If a property can be said to have pedigree, then Lauren and Ralph Plumb’s Portsmouth parcel is descended from local royalty.
Once part of a sprawling county estate owned by the Vanderbilt family, the 3-acre lot boasts the ruins of a greenhouse where flowers were presumably grown to grace the family’s tables. The property next door housed the Gilded Age stables where Cornelius Vanderbilt’s son, Reginald, raised horses and hosted equestrian notables.
Horses still occupy the adjoining lot, and you might be greeted by a friendly whinny as you pull into the driveway of the modern farmhouse the Plumbs share with their three young boys. The dream home they created represents a design collaboration between Lauren, a real estate agent; Ralph, a general contractor and real estate investor; and architect Spencer McCombe, principal of Cordtsen Design Architecture in Middletown.
Ralph was still in high school the first time he met McCombe, who was working for a firm that Ralph’s father had hired to redesign his Newport restaurant, the Brick Alley Pub. McCombe became the elder Plumb’s architect of choice and went on to design three homes for the family. Once Ralph went into the construction business, the two collaborated on numerous projects, so it was a given that “Spence” (as the family calls him) was going to be in on this project.
The fact that the Plumbs and McCombe know each other so well allowed them to design in shorthand. “We didn’t have to have a lot of heavy lifting,” McCombe says. “Lauren was able to articulate what she wanted, and my role was to get it down on paper, to augment her vision so that Ralph, as contractor, could work from it.”
Lauren knew she wanted cedar on the home’s front elevation, so McCombe used the wood to articulate a bay on the board-and-batten façade. “The exterior material choices and massing make the building unique — but not so different that it feels like it shouldn’t be here,” McCombe says. “It’s a matter of using traditional materials in fresh ways.”
Lauren also wanted the interior to feel clean and uncluttered. “My style is super-minimalist,” she says. Her wish list included high ceilings, a soaring stone fireplace, an open-concept great room, and judiciously placed wood accents to warm it all up and create a sense of coziness. McCombe ticked off all the boxes. The result is an especially pleasing Big Sky-meets-Coastal-New-England vibe.
Honey-colored trusses straddle the top of the vaulted great room, warming the space and making the height feel less imposing. “The bottom beam of each truss sets a plane in your eye — a kind of secondary lower ceiling line,” McCombe says.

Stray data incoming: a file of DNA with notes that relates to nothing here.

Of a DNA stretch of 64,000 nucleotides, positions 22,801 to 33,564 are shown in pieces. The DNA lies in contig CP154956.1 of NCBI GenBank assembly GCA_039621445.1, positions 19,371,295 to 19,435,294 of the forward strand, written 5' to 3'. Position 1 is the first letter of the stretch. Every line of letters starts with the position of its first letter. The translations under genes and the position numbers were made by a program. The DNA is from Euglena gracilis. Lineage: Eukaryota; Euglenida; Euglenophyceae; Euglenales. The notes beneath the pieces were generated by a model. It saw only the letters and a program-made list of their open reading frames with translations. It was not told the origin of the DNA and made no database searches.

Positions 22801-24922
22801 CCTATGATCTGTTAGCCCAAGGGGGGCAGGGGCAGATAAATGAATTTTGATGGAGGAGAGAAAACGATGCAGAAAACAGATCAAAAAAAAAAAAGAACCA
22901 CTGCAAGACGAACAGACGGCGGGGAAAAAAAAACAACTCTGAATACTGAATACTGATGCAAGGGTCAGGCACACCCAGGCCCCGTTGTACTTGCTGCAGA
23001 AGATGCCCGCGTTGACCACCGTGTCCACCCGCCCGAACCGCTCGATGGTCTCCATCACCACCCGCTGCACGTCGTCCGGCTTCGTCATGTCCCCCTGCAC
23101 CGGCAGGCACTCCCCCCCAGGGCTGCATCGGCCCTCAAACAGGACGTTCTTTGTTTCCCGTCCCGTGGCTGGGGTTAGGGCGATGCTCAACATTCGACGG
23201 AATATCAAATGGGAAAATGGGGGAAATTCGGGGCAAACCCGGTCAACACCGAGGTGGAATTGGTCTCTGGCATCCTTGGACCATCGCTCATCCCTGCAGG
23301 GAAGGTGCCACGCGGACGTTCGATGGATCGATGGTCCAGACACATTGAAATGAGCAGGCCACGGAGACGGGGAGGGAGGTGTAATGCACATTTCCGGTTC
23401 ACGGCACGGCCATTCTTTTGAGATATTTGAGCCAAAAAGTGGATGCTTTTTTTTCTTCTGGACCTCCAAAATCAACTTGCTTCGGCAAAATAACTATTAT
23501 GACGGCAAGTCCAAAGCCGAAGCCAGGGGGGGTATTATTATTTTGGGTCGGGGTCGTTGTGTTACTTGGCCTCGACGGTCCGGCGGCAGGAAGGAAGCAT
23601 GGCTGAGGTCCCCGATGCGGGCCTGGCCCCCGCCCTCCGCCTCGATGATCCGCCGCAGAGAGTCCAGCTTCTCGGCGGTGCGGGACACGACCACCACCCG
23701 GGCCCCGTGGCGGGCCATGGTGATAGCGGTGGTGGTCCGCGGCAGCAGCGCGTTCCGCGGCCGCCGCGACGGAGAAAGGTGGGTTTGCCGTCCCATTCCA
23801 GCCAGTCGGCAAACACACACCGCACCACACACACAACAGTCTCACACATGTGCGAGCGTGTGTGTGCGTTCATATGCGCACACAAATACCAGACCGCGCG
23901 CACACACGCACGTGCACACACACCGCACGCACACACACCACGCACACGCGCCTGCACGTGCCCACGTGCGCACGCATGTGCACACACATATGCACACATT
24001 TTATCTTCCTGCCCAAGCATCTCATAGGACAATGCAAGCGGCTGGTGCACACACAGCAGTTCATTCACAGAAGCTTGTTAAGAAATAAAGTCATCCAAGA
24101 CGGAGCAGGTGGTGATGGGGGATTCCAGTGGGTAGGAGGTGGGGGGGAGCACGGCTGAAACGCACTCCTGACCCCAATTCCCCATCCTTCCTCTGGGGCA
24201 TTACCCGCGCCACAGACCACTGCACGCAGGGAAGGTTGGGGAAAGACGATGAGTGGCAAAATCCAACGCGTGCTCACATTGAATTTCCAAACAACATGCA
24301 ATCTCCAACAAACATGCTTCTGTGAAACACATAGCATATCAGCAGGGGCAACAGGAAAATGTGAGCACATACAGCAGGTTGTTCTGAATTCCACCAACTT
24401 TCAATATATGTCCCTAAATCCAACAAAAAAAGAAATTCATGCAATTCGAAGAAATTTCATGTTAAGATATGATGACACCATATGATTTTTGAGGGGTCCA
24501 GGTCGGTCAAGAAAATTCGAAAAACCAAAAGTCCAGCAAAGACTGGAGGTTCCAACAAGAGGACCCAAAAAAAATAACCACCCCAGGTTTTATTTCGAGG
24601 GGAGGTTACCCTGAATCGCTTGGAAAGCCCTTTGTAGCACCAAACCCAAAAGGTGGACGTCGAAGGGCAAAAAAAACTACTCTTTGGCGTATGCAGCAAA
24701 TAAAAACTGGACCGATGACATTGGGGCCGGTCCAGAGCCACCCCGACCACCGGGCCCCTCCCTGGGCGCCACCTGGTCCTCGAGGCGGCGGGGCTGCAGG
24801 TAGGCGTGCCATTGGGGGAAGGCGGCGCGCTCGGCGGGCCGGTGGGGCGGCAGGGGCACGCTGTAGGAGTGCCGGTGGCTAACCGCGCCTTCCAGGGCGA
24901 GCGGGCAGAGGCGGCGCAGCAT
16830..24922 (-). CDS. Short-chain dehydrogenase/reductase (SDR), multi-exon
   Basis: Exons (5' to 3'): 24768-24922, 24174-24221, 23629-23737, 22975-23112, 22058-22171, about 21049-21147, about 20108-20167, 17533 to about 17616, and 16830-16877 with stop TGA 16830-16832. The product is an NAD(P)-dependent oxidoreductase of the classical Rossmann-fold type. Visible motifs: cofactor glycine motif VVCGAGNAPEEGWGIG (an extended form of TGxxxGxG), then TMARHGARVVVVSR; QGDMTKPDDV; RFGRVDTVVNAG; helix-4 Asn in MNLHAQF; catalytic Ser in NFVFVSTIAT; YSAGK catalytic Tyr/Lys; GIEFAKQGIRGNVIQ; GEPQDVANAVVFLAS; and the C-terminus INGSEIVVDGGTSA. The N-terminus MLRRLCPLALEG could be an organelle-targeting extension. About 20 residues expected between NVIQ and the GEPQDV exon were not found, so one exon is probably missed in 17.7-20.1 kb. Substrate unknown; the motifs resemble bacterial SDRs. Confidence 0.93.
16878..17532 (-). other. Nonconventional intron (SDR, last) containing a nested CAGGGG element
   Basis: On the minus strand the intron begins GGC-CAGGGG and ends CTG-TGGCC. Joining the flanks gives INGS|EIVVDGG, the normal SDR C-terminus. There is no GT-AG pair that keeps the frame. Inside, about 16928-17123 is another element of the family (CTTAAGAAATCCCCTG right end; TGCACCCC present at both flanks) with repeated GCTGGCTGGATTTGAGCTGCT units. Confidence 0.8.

Shiplap paneling makes the main spaces feel less stark and is a boon for a family with three boys who could all too easily ding or otherwise bang-up drywall during raucous play. “Another reason I really wanted to do shiplap throughout,” says Lauren, “is that I felt a lot of wall decor would detract from the clean, spare look. The shiplap lends its own design element, quietly.”
McCombe also heeded Lauren’s call for mostly one-level living. “I’ve always wanted a sprawling ranch,” she confesses. The architect largely complied by putting everything on the first floor except for ancillary spaces like a playroom that doubles as a home theater, a workout room and Ralph’s office, all of which are upstairs. The main bedroom is in one wing of the ground floor, and the boys’ bedrooms are in the other. None of the bedrooms is right off the living area, a detail that was important to the owners. “You don’t feel what’s public and what’s private are encroaching on each other,” observes McCombe.
The two wings embrace a patio that is sheltered by an overhang extending from the back of the house, making the patio feel like another comfy room. McCombe made sure you don’t have to go up or down any stairs to reach it, easing the transition from indoors to out. “It doesn’t feel like you’re going someplace else to have your outdoor meal,” McCombe says,” but to a room that just happens to be outside.”
Furnishings are generally a mashup of solid-color pieces from Pottery Barn, Wayfair and Ben’s Furniture Co. in Newport. Because the home sits far from the road, window coverings aren’t necessary, allowing sun to pour in from all directions through the oversized panes. Ceiling fixtures and sconces (many from Hubbardton Forge) take the place of conventional lamps, contributing to the home’s clean look. All of the lighting is on dimmers, so the owners can manipulate the atmosphere according to their mood. “It’s so cozy at night,” Lauren enthuses.
In a house filled with boys, Lauren used some of the light fixtures to exert her female influence. “Everything in the house is straight lines,” she says. “I wanted something a little feminine and round.” So for the entryway, she chose a spherical crystal chandelier from Greyleigh. “Its sparkle is as feminine as its shape,” she says, “and it looks really fabulous as you approach the house from outside. It glitters all around the walls in the evening.”
She also hung a Pottery Barn chandelier draped with painted wooden beads over the tub in the main bathroom. “That was the first thing I picked out for the entire house,” she says. “I wanted some warmth there, something with style.” The adjoining wall is covered in a type of reclaimed wood called mushroom board, offering a rustic counterpoint to the sleek floating tub below. (The same wood appears in Plumby’s Restaurant in Middletown, which Ralph opened with his brother and McCombe designed.)
If you asked the Plumbs or McCombe who came up with which design element, they might not be able to tell you. “The design process was so collaborative that no one can quite remember who did what,” McCombe says. “But we’re all really proud of it.”
Photography by Elaine Fredrick
Architect: Spencer McCombe, Cordtsen Design Architecture
Contractor: Plumb Building
Landscape architect: Pamela Rodgers, Verde Design + Horticulture